Tuesday, April 5, 2011

Reactions and perceptions

I have a friend whose initial reaction to political questions or premises is that he is essentially apolitical. He doesn't like politics and doesn't identify with any of the mainstream political parties or ideologies. I, of course, am extremely political but likewise don't identify with any of the idiots currently running DC or their associated sycophants and hordes of mindless followers. I think that when he suggests that he doesn't like politics, it's more a case of being so disenchanted with the broken machine that passes for a political process in our country that his essential pragmatism doesn't allow him to tolerate the idea of engaging it for more than a few seconds, if that.

That mindset is, at root, the ideal situation for those currently running the system. The more disaffected and powerless the populace feels, the less likely they are to engage that system and its adherents who will then proceed to rule in the manner that they always have. In my friend's case, his is a slightly more educated approach in that he simply feels that he has better things to do (a tough opinion to argue against) but it boils down to the same situation: he's not even voting because he feels that the system is set up to fail at anything that he would like it to do. And he's right. It will fail, because what he'd most like it to do is change. The reason he wants that is because he's not part of the wealthy class that the system is designed to serve. Of course, it won't ever change unless people are willing to come to grips with it. Perhaps literally.

One reaction to my last post was a vaguely reproachful assertion that the wonderful people out doing wonderful things to change our not-so-wonderful world every day were worthy of more respect and appreciation than the criticism I was wielding. That may be true, but if what I said gets people to break out of their normal routine, get angry, and sit up and respond, whether against me or against the ruling class, so much the better. I'll take angry people lashing out at me and going out with redoubled effort to prove me wrong over people doing the same damn thing over and over and getting nowhere with it. I don't need to believe that people are wonderful in order to get by in the world. I don't get depressed by reading blatant assertions of perfidy like I was relating last time. I get frustrated that I have to say these things over and over until people finally stop and listen, but I don't need to believe the world or the people in it are wonderful. I don't carry a Hobbesian perspective, but I do carry a healthy dose of cynicism. Unlike the aforementioned friend, my cynicism doesn't lead to detachment, but rather to motivation. I'm not motivated by doing shiny, happy things with shiny, happy people. My happiness is not a question of import here. My inner sense of justice is. If you let my outright condemnation of our system and the frequently mild responses to its outrages depress you, then I feel sorry for you. What it should do is get you to think: about the system, about the people that own it, and about what you can do to stop them and wrest back control of your lives (and, yes, maybe even a little money); perhaps even in the words of brother Malcolm: "By any means necessary."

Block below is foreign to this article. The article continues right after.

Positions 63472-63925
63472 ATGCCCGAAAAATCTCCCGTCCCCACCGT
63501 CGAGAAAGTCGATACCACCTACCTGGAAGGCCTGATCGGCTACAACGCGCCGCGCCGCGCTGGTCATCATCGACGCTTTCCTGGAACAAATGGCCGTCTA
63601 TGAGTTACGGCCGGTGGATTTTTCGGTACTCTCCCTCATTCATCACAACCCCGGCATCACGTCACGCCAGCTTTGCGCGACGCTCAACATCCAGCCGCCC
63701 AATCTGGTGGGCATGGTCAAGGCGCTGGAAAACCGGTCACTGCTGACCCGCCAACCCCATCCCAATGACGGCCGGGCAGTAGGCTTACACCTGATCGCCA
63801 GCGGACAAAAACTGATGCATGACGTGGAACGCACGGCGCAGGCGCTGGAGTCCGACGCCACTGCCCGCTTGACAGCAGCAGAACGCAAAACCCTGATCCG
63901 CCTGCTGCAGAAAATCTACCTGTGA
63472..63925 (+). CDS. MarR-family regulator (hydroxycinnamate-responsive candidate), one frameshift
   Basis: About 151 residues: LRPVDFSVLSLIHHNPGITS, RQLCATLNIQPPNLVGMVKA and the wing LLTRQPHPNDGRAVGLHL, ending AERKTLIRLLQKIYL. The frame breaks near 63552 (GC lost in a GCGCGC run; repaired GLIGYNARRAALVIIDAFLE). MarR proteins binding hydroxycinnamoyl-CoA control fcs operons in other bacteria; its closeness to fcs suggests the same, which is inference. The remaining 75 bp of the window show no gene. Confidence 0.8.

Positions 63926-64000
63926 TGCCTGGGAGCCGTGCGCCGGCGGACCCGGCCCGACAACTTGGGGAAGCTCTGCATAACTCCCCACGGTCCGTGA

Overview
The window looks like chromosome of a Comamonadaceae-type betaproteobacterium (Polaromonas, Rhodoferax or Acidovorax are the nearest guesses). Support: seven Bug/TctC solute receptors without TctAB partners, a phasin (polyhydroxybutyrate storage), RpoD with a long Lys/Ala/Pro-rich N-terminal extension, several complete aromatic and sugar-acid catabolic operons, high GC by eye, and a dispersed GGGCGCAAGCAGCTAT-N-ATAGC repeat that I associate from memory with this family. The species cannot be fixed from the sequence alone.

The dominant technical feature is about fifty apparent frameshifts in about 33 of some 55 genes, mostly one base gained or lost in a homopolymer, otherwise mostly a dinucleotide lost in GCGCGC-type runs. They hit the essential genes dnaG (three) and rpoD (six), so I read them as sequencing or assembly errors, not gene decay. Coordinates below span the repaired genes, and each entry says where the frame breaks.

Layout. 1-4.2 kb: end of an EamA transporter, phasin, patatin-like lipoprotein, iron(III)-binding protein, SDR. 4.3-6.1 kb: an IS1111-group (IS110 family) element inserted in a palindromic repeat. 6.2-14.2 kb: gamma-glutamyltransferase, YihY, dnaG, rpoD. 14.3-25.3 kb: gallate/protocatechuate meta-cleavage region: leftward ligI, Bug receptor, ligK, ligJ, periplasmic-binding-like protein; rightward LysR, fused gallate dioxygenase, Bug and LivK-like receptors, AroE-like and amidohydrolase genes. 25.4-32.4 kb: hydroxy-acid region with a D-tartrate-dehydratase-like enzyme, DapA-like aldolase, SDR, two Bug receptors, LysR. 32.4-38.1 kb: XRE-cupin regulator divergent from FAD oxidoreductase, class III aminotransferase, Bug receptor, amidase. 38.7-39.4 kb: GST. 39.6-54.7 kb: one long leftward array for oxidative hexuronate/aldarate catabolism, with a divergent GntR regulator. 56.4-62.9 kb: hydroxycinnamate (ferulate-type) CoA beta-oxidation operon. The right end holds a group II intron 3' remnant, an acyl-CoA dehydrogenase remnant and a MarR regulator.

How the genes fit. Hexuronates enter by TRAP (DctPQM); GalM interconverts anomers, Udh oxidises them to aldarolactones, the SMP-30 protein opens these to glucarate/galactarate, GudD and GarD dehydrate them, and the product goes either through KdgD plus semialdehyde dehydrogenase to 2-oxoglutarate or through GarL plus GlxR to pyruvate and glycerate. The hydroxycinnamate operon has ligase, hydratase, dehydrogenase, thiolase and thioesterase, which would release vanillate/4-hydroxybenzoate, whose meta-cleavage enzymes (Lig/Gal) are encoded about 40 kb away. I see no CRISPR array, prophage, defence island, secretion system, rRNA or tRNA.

Am I suggesting violence as an answer? Maybe. I wish it hadn't come to that point, but it might have been inevitable, given any cursory examination of history. One certainly isn't going to draw hope from that reprobate announcing his reelection bid as some example of change you can really believe in this time. The owning class essentially spitting in the face of the public and its nominally regulating government calls for a lot more action than simply people in the streets. Of course, until there's enough mass behind the movement to keep those people who should be in the streets 24-7 fed and housed, things will have to proceed a bit more slowly. Dammit.


I've done this blogging thing a time or two before and it becomes difficult after a while, because I quickly become tired of my own voice saying the same things a second, third, fourth, and fiftieth time. I especially get tired of it when it seems to be me pissing into the ether with little response, even from those that I assume to be reading. That's part of why I veered off into other topics. It's not that I don't like communicating. On the contrary, it's probably one of my main motivations in life, despite my general distaste for trying to do it with the general public (dichotomy, remember?) As Steve Martin used to say: "I'm a comedian, so words are kinda my thing. Some people have a way with words. And other people... well... not have way, I guess."

I'm certainly not a comedian. I'm not even a politician anymore (although I used to play one on TV.) But the words are still there, so I spew them here. There's a certain symmetry to that, but I'll be damned if I know how to really define it.

On a side note, I wonder if there's anything to the fact that my acupuncturist's irrepressible daughter is named Maya, which means essentially "that" in Sanskrit and is a concept in various forms of Hinduism and Buddhism that is supposed to assist people in piercing the illusion that there is a difference between oneself and the universe entire. That perception of difference is often referred to as a false dichotomy.

Probably nothing, but this stuff occurs to me every once in a while.

1 comment:

  1. I would like to be engaged and doing something actively, but I get a kind of paralyzing confusion and frustration about what I CAN do. What is possible? I have no money. I don't have a ton of free time. What can I do? The process seems overwhelming so I end up doing nothing. Which isn't right, and not what I want to do.